Under the name Aramis, these parties will collaborate towards the development of new CO₂ transport infrastructure to enable offshore CO₂ storage.
Aramis is looking to take final investment decision by 2023 with an operational start-up in 2026.
The project aims to make an important contribution to the CO₂ reduction targets for 2030, as laid down in the Dutch National Climate Agreement and the European Union’s Green Deal.
The Aramis project aims to contribute to the reduction of emissions by providing CO₂ transport to unlock storage capacity for industries such as the steel, chemicals, cement, refineries, and waste incinerators.
It will offer a decarbonisation solution for the industrial sectors by transporting CO₂ to depleted offshore gas fields under the Dutch North Sea. It will be based on an ‘open access’ philosophy to give industrial customers and offshore storage providers the possibility to connect to the infrastructure at a later stage.
In collaboration with various local partners and initiatives, the initiators of Aramis will investigate the development of the CO₂ transport facilities to provide access to offshore CO2 storage.
The facilities will include, amongst others, an onshore CO₂ collection hub that is located at the Maasvlakte in the Port of Rotterdam. The CO₂ from potential customers can be transported to the hub via ships (coaster ships and river barges) as well as through onshore pipelines.
The onshore CO₂ collection hub will consist of a compressor station and a shipping terminal with temporary storage facilities for the liquid CO₂ arriving by ship. An offshore pipeline will transport the CO₂ from the collection hub to the offshore platforms, where the CO₂ will be injected into depleted offshore gas fields 3-4 km below the seabed.
Collaboration between projects is crucial to drive the energy transition. Therefore, the project also aims to create synergies between Porthos and Athos; existing offshore CCS projects in the Netherlands targeting local industrial clusters. In this way, the Aramis project would be able to realise infrastructure that can serve more industrial clusters to support their transition towards sustainable production processes.
Throughout the various phases of the project, Aramis’ aim is to communicate transparently and timely. Information will be made easily accessible, and engagements with all stakeholders frequent, to ensure interests and concerns are addressed.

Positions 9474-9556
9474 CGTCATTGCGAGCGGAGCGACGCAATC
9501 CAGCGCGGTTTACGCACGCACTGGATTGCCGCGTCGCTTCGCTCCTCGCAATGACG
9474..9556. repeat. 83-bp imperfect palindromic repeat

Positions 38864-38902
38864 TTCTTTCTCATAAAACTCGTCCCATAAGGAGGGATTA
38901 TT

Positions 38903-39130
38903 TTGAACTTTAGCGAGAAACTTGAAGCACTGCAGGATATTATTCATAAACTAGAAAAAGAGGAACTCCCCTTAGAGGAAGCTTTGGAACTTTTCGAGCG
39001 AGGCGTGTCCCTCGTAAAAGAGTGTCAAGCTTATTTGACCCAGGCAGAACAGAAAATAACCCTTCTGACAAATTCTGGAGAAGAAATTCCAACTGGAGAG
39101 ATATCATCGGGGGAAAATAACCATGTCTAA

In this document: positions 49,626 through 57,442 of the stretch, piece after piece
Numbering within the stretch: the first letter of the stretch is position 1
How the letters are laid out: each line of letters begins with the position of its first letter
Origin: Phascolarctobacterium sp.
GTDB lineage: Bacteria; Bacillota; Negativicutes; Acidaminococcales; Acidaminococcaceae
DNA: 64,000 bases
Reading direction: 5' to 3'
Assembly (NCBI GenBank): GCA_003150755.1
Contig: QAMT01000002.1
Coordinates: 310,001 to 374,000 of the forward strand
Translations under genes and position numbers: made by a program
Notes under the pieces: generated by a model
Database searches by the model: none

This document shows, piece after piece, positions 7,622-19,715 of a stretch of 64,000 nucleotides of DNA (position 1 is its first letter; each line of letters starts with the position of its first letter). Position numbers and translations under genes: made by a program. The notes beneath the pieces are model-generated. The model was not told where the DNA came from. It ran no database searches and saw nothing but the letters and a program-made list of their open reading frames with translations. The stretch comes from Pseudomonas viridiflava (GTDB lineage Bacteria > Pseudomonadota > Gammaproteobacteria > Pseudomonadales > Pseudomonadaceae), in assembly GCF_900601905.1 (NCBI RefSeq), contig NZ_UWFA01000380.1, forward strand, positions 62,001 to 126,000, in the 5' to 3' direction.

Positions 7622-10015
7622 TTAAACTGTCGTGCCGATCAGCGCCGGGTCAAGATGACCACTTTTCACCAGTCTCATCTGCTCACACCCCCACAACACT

“This public-private partnership aims to provide customers an opportunity to decarbonise at scale, which is crucial for hard-to-abate sectors to meet climate change targets,” said Marjan van Loon, President Director Shell Netherlands.
“By addressing the energy transition collaboratively and collectively, we can give our industrial partners an emissions reduction solution to help realise the Dutch National Climate Accord and EU Green Deal goals. Capturing and storing CO₂ is a good way to take large steps in the short term. In addition, CCS is a relatively low-cost solution to reduce CO₂ emissions in the atmosphere at scale.”
“EBN has a responsibility to contribute to the government’s CO₂ reduction ambitions that include developing CCS-projects with public involvement. On the path towards net zero emissions in 2050 CCS is a crucial technique. Setting-up an efficient CCS infrastructure and system requires bundling of knowledge, competence and strong public-private partnerships,” said Jan Willem van Hoogstraten, CEO of EBN.
“With the Aramis CCS project, we’re entering a new necessary phase in the development of an offshore CCS-infrastructure in the Netherlands that also looks for synergies with the offshore CCS projects Porthos and Athos.”
“CCS is an appropriate measure to reduce CO2 emissions in the short term. By bringing public and private parties together, we efficiently develop the integral infrastructure for the transport and storage of CO2,” says Ulco Vermeulen, member of Gasunie’s Board of Directors.
“Aramis creates an important link. With these plans, we can connect various CCS initiatives and contribute to an energy transition at the lowest possible social cost.”